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Eye On Mining: A look at the early stages of gold exploration

HIBBING, MN — From the discovery of iron ore to the recent proposals of copper and nickel mining, mineral exploration has been active in our region for well over 100 years and it all began with gold during the Vermilion Gold Rush.

While that didn’t work out the way explorers of 1865 were hoping, it hasn’t stopped current day exploration from taking place.

“It’s a challenge, but it’s also an opportunity.”

Andrew Tyrrell works for AngloGold Ashanti, a global gold mining company.

“We have operations in three continents – we have them in Africa, South America, as well as Australia.”

They eventually hope to add Minnesota to the mix.

“In 2016 we staked some ground, or we went to the DNR, applied for some mineral leases and since then we’ve been conducting early stage reconnaissance exploration work.”

Currently, the company only works with state-held mineral leases. That work includes four stages of exploratory drilling in Itasca County. But, like the explorers before them, Minnesota’s terrain has proven it’s more complex than it may seem.

“This will give you a sense of what we have to kind of look through,” said Tyrrell while showing the amount overburden they have to get through to reach the underlying geology. “This is what makes it difficult and this is probably part of the reason why previous explorers hadn’t spent as much time because it is an extensive method, or it’s very difficult to look through.”

But our neighbors to the north have seen success which has fueled further exploration in our region.

“You have the Abitibi side of it, which is in Canada, that has over 200 million ounces of gold discovered. The concept is that geology extends into Minnesota into what they call the Wawa terrain down through here and so by inference we see this to be quite a well-endowed part of the Superior province. Why would Minnesota be any different?”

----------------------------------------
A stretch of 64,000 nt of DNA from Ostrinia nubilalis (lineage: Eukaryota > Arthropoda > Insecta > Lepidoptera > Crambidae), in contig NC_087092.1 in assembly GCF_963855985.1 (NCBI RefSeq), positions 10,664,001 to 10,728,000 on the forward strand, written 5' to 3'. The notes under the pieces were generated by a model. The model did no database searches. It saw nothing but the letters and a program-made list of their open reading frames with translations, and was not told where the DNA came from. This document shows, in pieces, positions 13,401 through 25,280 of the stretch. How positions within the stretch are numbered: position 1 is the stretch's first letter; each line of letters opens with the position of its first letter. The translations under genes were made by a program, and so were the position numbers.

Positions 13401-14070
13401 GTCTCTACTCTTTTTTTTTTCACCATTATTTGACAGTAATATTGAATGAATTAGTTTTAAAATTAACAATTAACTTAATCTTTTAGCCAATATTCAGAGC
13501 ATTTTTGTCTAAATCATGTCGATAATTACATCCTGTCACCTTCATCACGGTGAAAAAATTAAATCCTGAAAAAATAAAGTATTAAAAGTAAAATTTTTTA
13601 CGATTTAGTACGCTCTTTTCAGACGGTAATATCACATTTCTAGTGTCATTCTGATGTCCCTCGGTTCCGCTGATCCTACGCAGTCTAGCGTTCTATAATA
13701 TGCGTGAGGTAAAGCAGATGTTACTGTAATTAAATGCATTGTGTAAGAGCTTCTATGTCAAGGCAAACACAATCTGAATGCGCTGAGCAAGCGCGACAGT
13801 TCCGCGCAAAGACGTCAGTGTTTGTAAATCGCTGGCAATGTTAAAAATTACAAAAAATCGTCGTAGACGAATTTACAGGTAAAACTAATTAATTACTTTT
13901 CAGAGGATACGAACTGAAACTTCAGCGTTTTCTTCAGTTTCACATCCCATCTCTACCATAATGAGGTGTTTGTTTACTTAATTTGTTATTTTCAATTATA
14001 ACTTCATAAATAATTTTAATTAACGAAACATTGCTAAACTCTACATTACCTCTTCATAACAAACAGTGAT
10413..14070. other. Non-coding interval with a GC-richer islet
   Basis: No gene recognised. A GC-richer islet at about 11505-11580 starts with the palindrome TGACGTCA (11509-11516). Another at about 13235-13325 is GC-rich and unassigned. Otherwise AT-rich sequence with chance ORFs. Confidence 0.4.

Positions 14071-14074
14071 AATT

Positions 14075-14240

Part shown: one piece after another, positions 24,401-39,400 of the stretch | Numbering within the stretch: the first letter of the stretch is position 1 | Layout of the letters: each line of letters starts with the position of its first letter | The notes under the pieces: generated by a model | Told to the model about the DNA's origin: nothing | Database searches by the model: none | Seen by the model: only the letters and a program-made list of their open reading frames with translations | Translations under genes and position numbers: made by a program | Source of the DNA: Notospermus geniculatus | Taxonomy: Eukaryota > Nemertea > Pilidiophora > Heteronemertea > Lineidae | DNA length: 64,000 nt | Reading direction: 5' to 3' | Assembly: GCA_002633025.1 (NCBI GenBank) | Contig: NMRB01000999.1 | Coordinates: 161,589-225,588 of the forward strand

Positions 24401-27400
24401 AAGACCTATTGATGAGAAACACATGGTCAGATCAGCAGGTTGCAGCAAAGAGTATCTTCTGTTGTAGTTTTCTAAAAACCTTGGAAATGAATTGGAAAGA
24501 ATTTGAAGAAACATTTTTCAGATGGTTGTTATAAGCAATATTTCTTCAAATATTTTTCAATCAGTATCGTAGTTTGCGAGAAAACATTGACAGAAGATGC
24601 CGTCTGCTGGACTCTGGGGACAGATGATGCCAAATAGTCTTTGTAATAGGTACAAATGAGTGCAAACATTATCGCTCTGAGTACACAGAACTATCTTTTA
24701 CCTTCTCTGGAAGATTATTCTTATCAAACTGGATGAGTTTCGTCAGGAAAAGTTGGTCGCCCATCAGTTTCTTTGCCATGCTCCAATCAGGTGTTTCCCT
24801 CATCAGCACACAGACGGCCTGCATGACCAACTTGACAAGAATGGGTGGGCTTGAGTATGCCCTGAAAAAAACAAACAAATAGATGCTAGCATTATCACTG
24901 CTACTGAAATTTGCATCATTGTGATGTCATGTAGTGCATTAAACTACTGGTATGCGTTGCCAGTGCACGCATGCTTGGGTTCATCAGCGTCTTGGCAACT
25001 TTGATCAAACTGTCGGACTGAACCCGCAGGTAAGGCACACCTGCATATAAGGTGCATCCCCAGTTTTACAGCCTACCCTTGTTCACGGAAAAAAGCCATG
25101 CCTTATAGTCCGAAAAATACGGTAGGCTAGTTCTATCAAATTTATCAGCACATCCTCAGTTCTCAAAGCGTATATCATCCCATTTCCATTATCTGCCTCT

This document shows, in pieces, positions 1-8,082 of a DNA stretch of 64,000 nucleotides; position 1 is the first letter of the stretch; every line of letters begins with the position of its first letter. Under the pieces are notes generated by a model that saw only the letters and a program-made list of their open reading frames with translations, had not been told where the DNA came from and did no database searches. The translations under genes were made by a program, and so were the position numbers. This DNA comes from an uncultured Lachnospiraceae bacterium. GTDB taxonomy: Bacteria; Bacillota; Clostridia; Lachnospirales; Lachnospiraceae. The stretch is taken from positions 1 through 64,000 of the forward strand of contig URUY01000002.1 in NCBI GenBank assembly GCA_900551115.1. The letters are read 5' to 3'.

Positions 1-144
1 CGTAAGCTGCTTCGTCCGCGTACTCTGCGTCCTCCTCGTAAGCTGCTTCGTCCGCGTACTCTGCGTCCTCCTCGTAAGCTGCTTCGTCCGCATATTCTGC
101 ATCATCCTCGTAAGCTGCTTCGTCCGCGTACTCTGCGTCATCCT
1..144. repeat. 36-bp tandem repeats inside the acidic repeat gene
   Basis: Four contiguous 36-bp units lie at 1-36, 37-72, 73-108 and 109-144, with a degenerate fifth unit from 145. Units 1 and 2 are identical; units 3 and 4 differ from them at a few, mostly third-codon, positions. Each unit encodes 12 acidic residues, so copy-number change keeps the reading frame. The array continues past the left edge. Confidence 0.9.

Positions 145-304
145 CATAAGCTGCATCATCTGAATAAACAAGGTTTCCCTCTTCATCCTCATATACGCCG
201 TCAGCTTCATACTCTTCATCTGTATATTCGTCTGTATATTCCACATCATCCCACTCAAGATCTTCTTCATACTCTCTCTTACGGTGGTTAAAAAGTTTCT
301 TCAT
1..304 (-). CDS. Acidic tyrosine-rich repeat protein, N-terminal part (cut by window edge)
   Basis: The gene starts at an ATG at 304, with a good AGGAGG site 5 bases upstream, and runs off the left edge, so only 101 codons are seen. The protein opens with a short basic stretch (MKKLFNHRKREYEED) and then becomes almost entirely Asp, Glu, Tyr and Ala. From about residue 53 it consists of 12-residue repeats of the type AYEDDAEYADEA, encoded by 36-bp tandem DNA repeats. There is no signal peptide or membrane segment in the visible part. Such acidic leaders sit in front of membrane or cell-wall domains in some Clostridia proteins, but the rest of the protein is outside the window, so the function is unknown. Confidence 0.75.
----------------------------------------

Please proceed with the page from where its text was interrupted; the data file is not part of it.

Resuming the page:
While AngloGold continues its research to answer that question, Tyrrell said they have seen some compelling results.

“I can say that the rocks are very interesting and we continue to conduct exploration work or activity to better understand what that geology, what those rocks actually mean. It definitely is intriguing and that’s as much as I can say at this stage.”

While still early in the process, Tyrrell said they still have a lot of work to do with the hopes of making a discovery.

“The long-term goal is obviously ultimately to find a gold system, a gold deposit.”

To give you a better idea of a timeline, Tyrell said the time between making a discovery and going into development can be up to 12 years, then you add on another five years for the early exploration, which is where AngloGold is at now.

At this time, Tyrrell said the goal is to build an understanding of the geology, terrain and the mineral potential of Minnesota.

Kristen Vake

Anchor, Reporter

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